On the typical old style TV antenna, which you can still buy, the metal bars that start out small in the front and get bigger as you get to the back serve two purpose. Each bar that is behind a smaller bar acts as a reflector the bar before it. Each bar is tuned for a certain group of channels. The smallest antenna elements are for the highest frequencies. UHF antennas are much smaller than VHF/UHF antenna's. VHF is no longer needed, and if you already have an old antenna, there is no harm in trying it. You might live close enough to get very good digital reception. If your antenna has a flat 300 ohm twin lead wire, you will need a balun to turn it into 75 ohms and coax. You can get the balun at a radio shack. The Channel Master four bow tie antenna comes with a balun, you only need coax into the house. Use RG6 if you have to buy new. My antenna is a backup for hurricanes. It has survived two so far and still stands tall.
post #8496 of 9316
Quote:
Originally Posted by massimj View Post

They did away with VHF, and you only need a UHF antenna to receive all digital content.

VHF is no longer needed...

Not sure where you're getting this information, but it's simply not true.

Both WPTV and WPEC are broadcasting their OTA digital signals on RF channels 12 and 13 respectively. Towards the south, WSVN and WPLG are broadcasting their OTA digital signals on RF channels 7 and 10 respectively. All four RF channels are VHF.
post #8497 of 9316
Quote:
Originally Posted by Native2010 View Post

Well I'm sure I can skip all the details, but I'm looking to find a good antenna. I don't want my apartment to look like a SETI station, but I want to ditch the rabbit ears on my BBQ (I will explain...) and the amplified POS antenna on my patio.

Due to the fact that I can't post a link just yet, I went to TVFool.com and I put in my location, Hobe Sound, FL with a zip code of 33455 and this is my issue.


Of course I don't expect great things, and the stations I need to get are all within reasonable range and fairly close together in direction. Basically, the normal channels like ABC, CBS, NBC, Fox & the CW. All under 40 miles, but not all in the same direction. I don't live in a very developed area, at least there aren't any tall buildings within 10 miles that I know of and the trees aren't very thick.

Right now I have 2 antennas outside and a splitter inside. One antenna is a cheap $10 VHF/UHF that I have positioned on my BBQ to just pick up 2 stations (Real Channel 12 & 13, VHF) and it does a decent job at that most of the times. I then have a Phillips UHF amplified antenna, which can be temper-mental (Yes I meant to spell it that way, the antenna is very MENTAL)at times. While this system seems to work for the most part, I use my PC as a DVR for my OTA stations and I'm not home to switch between the two (Or a racoon knocks over my VHF off the BBQ) so I want one decent omni-directional antenna to take care of it. If I have to use a pre-amp, that's not a huge deal for me, I just hate having to switch between 2 antennas.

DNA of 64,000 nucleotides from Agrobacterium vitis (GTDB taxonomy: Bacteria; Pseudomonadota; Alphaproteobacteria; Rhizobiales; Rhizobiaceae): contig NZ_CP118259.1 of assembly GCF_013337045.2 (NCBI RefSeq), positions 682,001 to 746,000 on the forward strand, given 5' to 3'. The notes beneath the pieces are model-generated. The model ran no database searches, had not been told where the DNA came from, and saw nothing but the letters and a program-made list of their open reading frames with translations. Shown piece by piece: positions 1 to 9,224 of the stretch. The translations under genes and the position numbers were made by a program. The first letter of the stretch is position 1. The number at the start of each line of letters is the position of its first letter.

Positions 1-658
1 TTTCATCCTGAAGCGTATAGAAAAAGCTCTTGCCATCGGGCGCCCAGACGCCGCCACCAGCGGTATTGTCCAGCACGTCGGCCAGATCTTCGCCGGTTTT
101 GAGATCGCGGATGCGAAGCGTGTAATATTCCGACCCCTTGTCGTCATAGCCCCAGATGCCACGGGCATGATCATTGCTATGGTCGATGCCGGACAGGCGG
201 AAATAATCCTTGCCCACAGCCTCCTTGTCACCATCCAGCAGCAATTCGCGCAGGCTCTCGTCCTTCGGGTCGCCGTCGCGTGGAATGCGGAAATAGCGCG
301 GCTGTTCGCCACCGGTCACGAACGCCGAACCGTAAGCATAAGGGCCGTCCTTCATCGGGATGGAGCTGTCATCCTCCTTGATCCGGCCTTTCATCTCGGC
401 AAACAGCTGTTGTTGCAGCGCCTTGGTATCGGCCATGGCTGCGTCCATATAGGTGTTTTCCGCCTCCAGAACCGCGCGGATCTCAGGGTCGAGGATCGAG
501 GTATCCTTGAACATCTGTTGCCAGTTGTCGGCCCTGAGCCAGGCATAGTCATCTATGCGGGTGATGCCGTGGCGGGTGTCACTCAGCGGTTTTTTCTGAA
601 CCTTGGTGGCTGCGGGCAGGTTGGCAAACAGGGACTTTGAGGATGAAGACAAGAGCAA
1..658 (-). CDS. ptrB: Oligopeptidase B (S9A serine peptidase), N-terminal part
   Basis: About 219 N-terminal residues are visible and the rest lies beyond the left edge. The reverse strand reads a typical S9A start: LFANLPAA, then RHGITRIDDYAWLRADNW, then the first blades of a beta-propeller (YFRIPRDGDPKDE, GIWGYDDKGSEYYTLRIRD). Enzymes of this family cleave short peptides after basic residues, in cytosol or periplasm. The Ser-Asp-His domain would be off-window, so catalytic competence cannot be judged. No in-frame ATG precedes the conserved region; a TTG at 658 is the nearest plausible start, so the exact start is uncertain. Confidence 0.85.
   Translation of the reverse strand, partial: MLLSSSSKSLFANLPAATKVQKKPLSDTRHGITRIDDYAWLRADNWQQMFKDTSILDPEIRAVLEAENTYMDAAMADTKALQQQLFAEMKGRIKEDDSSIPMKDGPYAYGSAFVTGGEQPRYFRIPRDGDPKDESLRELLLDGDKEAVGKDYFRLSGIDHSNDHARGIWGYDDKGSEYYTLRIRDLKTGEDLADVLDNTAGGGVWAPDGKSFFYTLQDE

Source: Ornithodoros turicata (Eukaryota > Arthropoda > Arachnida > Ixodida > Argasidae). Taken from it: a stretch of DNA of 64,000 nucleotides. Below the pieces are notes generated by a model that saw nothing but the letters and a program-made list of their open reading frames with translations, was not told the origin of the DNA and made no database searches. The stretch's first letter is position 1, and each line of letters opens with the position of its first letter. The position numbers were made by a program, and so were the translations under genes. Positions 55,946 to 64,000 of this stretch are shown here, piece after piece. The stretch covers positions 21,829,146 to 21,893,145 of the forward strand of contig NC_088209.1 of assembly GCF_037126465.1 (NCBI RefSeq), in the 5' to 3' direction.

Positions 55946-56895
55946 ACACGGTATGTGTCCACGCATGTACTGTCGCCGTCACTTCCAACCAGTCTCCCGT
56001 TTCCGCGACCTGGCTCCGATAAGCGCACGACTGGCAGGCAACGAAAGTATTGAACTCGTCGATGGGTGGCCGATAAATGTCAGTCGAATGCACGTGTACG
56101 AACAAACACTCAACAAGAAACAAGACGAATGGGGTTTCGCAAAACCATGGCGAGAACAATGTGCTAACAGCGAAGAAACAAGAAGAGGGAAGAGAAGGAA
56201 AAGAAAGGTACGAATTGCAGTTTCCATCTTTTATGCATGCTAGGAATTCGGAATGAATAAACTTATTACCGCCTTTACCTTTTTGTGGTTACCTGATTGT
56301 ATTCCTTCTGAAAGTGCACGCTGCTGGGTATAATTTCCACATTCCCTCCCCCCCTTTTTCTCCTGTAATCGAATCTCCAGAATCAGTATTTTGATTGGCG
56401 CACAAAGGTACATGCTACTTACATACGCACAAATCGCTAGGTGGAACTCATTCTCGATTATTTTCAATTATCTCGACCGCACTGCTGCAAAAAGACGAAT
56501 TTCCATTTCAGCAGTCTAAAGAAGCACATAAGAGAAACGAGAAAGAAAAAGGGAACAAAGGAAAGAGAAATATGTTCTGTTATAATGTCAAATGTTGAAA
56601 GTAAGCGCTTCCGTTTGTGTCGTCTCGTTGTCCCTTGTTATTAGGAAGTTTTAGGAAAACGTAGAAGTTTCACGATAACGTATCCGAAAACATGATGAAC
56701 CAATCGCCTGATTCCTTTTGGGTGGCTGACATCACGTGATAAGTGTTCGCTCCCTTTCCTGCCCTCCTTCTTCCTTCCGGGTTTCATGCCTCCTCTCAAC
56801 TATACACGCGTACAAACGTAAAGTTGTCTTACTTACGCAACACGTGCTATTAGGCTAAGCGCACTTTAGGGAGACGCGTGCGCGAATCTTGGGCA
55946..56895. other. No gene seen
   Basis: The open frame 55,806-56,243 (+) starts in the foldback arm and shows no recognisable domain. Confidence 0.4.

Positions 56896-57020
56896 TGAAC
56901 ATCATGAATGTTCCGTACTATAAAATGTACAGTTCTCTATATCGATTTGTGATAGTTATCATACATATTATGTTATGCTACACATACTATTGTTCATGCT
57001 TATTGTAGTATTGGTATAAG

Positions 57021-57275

In my house I have my PC with a TV Tuner (HP-M9000T, Win7 64bit, Vixus-PureTV, No Internet) along with a TV in the livingroom that has an external ATSC Tuner and a TV In the bedroom with it's own built in ATSC Tuner. The 2 antennas outside are connected to their own individual coax connections coming into the 2way switch, then that goes to a 5way splitter.

I've been looking at the Winegard HD-1080, or something along that line. Any suggestions on what's the best bang for the buck for what I'm looking at?

Any help is appreciated!

It would help if you state the direction your porch is facing.

I assume you do not have access to an attic.

One item, you should use a UHF/VHF combiner rather than a splitter to couple UHF and VHF antennas. http://starkelectronic.com/
post #8498 of 9316
Quote:
Originally Posted by 97Strat View Post

Not sure where you're getting this information, but it's simply not true.

Both WPTV and WPEC are broadcasting their OTA digital signals on RF channels 12 and 13 respectively. Towards the south, WSVN and WPLG are broadcasting their OTA digital signals on RF channels 7 and 10 respectively. All four RF channels are VHF.